Senator Mark Warner (D-Virginia) said in a Tuesday press call that legislators who challenge electoral results are undermining Americans’ faith in democracy, but three of Virginia’s Republican congressmen support a challenge, and two have committed to vote to challenge the results.
Warner said, “We’ve got what traditionally has been a pro-forma event happening tomorrow, January 6, where the House and the Senate meet in tandem to basically count the certified electoral votes.” Warner said people who object to certification were enablers helping President Trump disrupt democracy. He also said challenging the results plays into the hands of foreign enemies, providing them with material for propaganda.
In a Tuesday statement, Congressman Rob Wittman (R-VA-01) said he supported challenging the electors from states where constitutional questions have been raised. Wittman did not say if he would challenge the results.
He said, “This is bigger than one man. This is about ensuring election integrity throughout the Nation and restoring faith in our electoral processes. This is not about overturning the election, but allowing the debate to air the concerns from the millions of Americans who have had their faith in our electoral system rocked. It’s time to bring all sides of the discussion into the public narrative.”
Newly-elected Congressman Bob Good (R-VA-05) announced in a press release, “All Americans deserve to have confidence in the integrity and results of the election. It is Congress’ constitutional duty to uphold and maintain the integrity of our system of government. The American people have voiced their concerns about the unprecedented volume of mail-in voting, and violations of longstanding state laws that may have resulted in fraud in the 2020 general election. On January 6th, I will object to the certification of electors in multiple states for which laws were violated or evidence of fraud has not been sufficiently reviewed.”
Congressman Ben Cline (R-VA-06) argued that state legislatures have the constitutional authority to decide how elections are held. “But in the months preceding the 2020 election, those rules and procedures established by the state Legislatures were deliberately changed by a number of individuals, including governors, secretaries of state, elections officials, judges, and private parties,” Cline said in a statement. “Therefore, because I continue to have serious concerns regarding the constitutionality of these electors, I will vote to uphold objections to their certification on January 6.”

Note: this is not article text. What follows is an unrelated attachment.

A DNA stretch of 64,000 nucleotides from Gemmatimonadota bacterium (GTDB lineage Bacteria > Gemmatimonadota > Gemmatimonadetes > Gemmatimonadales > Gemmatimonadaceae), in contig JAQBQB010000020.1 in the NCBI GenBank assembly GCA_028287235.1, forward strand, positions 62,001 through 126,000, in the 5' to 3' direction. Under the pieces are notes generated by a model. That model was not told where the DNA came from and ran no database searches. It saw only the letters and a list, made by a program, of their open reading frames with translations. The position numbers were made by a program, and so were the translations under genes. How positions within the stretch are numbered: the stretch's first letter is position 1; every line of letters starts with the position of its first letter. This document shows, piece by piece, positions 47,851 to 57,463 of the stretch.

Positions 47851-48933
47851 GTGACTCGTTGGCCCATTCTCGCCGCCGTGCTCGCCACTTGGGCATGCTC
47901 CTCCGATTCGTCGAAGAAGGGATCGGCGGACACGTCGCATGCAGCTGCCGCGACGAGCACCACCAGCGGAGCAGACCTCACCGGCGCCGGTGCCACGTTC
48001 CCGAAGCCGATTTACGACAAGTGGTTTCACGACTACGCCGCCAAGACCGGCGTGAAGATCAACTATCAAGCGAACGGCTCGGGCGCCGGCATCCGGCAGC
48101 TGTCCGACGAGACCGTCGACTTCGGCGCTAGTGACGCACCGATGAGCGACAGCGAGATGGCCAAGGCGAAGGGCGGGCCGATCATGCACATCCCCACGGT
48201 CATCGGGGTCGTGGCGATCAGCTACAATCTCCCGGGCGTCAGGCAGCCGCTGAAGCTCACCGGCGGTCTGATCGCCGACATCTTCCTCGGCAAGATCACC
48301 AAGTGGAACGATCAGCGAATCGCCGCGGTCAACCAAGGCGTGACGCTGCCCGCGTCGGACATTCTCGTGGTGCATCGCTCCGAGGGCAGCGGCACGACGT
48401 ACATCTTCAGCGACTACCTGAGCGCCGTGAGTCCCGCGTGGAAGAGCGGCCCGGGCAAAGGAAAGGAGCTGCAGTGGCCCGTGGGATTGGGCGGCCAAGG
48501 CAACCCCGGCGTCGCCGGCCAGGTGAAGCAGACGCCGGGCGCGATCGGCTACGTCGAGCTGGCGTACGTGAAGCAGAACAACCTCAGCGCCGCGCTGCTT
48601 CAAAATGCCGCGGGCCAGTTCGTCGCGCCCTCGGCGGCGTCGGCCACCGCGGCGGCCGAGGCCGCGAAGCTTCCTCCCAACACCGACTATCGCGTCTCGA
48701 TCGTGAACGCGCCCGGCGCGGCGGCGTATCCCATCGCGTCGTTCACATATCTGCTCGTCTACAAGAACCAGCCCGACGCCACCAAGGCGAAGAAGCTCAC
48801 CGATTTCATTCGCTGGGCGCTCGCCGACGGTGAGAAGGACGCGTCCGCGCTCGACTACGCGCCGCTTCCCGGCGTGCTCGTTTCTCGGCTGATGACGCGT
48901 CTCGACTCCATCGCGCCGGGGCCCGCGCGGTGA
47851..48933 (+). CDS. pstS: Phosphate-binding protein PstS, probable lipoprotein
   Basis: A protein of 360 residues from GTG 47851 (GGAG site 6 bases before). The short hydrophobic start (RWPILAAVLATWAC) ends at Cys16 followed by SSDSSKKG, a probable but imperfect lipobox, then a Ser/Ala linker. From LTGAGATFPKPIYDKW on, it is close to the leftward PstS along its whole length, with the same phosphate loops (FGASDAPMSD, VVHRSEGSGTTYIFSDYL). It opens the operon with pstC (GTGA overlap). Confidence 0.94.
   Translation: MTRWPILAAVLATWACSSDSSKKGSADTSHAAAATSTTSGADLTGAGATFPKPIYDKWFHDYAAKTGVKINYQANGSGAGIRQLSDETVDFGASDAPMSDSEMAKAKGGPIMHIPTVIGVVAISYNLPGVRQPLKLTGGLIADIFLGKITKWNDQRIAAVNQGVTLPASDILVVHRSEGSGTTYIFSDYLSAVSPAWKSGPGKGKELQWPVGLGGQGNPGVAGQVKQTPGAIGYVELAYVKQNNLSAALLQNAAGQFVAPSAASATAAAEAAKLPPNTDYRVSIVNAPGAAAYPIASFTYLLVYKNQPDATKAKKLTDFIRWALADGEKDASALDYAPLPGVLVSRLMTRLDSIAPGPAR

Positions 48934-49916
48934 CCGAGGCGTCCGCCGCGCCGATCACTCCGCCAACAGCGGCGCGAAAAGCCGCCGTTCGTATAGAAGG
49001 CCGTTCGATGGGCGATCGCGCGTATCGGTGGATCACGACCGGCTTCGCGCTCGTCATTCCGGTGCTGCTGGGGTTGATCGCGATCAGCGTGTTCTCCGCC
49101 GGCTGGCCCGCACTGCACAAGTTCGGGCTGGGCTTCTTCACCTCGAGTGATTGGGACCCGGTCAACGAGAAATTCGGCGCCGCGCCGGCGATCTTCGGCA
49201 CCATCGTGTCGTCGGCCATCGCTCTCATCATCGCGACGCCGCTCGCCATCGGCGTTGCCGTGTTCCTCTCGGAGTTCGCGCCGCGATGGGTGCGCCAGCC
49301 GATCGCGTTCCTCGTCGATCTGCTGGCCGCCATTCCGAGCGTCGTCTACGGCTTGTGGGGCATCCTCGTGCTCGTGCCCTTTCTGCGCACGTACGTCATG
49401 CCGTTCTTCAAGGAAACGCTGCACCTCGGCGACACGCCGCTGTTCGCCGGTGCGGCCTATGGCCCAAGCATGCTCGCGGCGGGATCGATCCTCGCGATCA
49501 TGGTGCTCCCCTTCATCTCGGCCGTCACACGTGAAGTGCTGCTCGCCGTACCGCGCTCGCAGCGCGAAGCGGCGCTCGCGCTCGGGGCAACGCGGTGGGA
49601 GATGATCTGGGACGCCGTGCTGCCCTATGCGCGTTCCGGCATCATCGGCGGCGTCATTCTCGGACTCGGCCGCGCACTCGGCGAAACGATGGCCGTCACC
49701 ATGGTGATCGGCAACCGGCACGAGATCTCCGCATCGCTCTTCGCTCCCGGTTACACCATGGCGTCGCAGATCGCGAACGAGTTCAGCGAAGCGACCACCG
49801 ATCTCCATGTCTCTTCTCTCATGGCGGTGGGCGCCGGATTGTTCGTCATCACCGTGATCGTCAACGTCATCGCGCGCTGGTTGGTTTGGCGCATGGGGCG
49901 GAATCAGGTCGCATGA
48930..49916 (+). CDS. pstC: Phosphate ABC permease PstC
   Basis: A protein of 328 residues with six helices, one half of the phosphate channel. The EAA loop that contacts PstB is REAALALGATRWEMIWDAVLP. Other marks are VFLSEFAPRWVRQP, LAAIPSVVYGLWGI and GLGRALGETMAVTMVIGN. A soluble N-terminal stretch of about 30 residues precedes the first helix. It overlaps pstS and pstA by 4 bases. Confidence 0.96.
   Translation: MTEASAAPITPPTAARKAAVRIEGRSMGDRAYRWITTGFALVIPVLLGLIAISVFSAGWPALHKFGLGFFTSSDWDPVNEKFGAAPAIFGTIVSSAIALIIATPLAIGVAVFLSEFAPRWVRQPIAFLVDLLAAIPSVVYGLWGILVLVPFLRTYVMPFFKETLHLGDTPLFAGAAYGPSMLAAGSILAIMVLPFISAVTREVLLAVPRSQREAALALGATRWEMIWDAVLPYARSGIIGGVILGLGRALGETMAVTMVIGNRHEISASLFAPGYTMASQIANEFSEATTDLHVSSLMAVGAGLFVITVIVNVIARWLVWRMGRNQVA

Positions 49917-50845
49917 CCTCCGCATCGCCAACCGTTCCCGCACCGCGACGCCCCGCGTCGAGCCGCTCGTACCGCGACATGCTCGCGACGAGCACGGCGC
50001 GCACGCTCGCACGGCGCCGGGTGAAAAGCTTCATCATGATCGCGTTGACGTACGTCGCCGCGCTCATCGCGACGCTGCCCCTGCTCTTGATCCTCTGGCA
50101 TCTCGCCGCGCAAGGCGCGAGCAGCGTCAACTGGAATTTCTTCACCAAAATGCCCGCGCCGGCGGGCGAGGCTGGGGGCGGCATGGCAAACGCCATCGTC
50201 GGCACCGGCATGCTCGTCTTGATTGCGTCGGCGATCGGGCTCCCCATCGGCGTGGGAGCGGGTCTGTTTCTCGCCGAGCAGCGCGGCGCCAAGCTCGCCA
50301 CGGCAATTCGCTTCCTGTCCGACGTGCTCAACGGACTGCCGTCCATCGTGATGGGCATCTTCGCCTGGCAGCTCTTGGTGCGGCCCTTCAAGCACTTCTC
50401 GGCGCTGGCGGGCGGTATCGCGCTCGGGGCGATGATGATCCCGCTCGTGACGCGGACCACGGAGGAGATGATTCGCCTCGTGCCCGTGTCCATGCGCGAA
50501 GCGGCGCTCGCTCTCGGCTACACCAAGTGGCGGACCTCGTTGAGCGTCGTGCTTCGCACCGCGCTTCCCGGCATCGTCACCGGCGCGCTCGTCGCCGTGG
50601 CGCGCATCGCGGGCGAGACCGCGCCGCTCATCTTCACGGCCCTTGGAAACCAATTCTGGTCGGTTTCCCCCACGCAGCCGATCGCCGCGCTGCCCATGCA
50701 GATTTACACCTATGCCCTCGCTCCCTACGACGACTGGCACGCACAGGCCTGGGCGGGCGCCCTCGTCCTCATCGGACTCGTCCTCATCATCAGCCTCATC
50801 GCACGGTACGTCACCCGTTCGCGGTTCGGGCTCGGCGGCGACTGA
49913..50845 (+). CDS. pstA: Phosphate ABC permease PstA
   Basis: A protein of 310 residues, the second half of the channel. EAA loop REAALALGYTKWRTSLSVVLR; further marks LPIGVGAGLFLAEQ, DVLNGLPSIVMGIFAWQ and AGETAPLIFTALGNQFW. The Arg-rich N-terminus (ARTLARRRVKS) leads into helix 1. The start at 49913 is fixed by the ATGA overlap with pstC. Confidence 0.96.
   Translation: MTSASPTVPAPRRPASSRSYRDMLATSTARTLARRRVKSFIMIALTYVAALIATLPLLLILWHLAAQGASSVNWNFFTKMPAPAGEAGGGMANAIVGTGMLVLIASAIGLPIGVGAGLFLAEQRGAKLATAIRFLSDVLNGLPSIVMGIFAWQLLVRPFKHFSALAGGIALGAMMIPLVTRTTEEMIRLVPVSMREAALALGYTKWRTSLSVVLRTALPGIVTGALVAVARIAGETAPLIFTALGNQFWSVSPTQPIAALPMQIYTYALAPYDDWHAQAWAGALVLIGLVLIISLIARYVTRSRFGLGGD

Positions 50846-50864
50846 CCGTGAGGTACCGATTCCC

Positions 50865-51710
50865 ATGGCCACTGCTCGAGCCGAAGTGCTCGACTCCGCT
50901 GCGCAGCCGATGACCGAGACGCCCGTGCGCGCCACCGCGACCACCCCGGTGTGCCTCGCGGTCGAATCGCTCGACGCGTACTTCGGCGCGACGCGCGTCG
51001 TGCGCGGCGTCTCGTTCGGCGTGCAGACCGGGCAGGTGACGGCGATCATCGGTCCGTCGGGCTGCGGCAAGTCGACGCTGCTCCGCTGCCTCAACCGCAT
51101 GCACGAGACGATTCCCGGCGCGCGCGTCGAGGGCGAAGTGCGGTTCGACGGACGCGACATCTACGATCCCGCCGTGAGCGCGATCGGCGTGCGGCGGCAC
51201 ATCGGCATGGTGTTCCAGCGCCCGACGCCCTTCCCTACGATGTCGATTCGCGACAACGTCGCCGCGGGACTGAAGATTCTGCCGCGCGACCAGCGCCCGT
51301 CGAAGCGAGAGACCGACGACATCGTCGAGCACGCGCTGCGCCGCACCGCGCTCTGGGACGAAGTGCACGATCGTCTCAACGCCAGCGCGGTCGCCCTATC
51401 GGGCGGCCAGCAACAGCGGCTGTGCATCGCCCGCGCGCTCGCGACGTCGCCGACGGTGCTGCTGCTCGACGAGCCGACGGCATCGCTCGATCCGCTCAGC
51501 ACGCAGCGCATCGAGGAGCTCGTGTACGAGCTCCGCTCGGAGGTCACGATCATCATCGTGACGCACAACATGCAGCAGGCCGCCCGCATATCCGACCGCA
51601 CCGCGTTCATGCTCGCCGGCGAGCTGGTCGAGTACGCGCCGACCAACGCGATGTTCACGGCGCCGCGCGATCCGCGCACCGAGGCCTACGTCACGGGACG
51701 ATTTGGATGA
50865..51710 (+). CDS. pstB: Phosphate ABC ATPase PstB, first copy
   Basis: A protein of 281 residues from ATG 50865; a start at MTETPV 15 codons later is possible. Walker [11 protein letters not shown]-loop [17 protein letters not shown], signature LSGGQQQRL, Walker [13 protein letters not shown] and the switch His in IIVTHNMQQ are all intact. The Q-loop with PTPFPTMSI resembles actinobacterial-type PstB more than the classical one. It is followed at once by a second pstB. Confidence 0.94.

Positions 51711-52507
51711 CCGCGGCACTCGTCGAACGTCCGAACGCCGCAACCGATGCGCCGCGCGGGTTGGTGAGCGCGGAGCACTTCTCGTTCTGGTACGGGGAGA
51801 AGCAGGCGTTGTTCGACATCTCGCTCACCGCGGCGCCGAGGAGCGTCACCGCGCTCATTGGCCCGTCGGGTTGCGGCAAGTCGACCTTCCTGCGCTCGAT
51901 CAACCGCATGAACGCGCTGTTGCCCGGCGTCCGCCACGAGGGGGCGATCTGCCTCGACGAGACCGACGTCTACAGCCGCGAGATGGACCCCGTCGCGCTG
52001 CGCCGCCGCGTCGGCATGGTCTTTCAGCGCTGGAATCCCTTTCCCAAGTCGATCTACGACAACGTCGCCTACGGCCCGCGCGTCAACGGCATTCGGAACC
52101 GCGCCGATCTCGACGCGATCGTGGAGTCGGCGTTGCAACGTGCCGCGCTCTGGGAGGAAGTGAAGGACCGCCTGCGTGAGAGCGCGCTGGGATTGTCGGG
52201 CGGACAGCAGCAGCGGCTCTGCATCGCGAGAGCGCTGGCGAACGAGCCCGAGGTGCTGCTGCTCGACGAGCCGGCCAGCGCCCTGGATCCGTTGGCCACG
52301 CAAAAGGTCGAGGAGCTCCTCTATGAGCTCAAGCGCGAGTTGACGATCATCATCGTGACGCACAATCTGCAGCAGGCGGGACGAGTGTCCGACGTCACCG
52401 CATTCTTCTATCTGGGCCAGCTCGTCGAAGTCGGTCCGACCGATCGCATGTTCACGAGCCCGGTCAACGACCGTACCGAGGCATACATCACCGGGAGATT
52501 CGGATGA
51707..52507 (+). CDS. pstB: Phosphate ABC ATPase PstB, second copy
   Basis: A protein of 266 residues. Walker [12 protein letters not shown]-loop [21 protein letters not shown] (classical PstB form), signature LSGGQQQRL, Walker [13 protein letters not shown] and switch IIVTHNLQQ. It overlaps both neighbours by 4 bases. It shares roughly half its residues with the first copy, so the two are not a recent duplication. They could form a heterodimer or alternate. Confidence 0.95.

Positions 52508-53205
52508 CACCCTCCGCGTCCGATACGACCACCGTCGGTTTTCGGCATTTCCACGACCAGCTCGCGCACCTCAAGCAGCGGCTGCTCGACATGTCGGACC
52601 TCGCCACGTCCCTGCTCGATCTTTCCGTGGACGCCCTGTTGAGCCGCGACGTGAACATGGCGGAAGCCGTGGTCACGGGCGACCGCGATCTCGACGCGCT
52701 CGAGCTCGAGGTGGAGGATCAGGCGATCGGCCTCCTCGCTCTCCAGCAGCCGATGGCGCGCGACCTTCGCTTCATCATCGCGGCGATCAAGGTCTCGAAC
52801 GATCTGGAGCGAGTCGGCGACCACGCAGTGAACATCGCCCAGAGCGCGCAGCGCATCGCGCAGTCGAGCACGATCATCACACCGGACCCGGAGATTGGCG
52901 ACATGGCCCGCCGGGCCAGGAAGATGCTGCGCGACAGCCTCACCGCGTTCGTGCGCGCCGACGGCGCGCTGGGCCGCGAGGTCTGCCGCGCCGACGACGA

Warner said that once at least one representative and one senator object to a specific state’s electors, the two chambers would hold separate debates, a process that could last two hours for each debate. As a result, Warner said that although clear majorities will vote to certify the results, the process could take a long time. “It will probably be a wild next 72 hours,” he said on Tuesday morning.
At least 140 representatives are expected to challenge the electors, according to CNN reporter Jake Tapper. Warner said he expected around 20 out of 100 Senators to challenge the electors.
The GOP, which has struggled to develop the best political strategy in the wake of the November elections, has split along the issue. Senate Majority Leader Mitch McConnell (R-Kentucky) has increasingly grown willing to buck President Trump’s interests and warned his caucus to not challenge the results, according to Politico. But a coalition of Republican Senators have announced they will challenge the results, saying that the vote is the one remaining Constitutional power that can force consideration of the allegations of fraud.
In a press release, the Senators wrote, “Voter fraud has posed a persistent challenge in our elections, although its breadth and scope are disputed. By any measure, the allegations of fraud and irregularities in the 2020 election exceed any in our lifetimes. And those allegations are not believed just by one individual candidate. Instead, they are widespread. Reuters/Ipsos polling, tragically, shows that 39 percent of Americans believe ‘the election was rigged.’ That belief is held by Republicans (67 percent), Democrats (17 percent), and Independents (31 percent).”
Cline, Wittman, and Congressman Morgan Griffith (R-VA-09) all supported an earlier lawsuit filed by Texas against Georgia, Pennsylvania, Wisconsin, and Michigan. “The brief was well-written and persuasive,” Griffith said on Facebook.
On Tuesday, Griffith’s office did not say if he would join in objecting to the electors.
Virginia Republicans in state government have also weighed in on the issue. Gubernatorial candidate Delegate Kirk Cox (R-Colonial Heights) has reportedly said that Joe Biden will be the next president, while his opponent State Senator Amanda Chase (R-Chesterfield) is one of the most vocal voices in Virginia claiming fraud in the election. On Tuesday, Delegate Dave LaRock (R-Hamilton), Mark Cole (R-Stafford County), and Ronnie Campbell (R-Lexington) sent a letter to Vice-President Mike Pence asking him to block the certification, according to a tweet by reporter Ben Dennis.
“This letter is written to you by elected members of the Virginia General Assembly, notifying you that we hereby ask you to nullify the Certificate of Ascertainment of Presidential Electors issued by the governor of our state,” the Delegates wrote, citing concerns about last minute changes to the voting process. “Our Country is based on the consent of the governed, and if half of the country were to believe that their votes no longer matter, we fear for the consequences for the union.”
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Eric Burk is a reporter at The Virginia Star and the Star News Digital Network. Email tips to [email protected].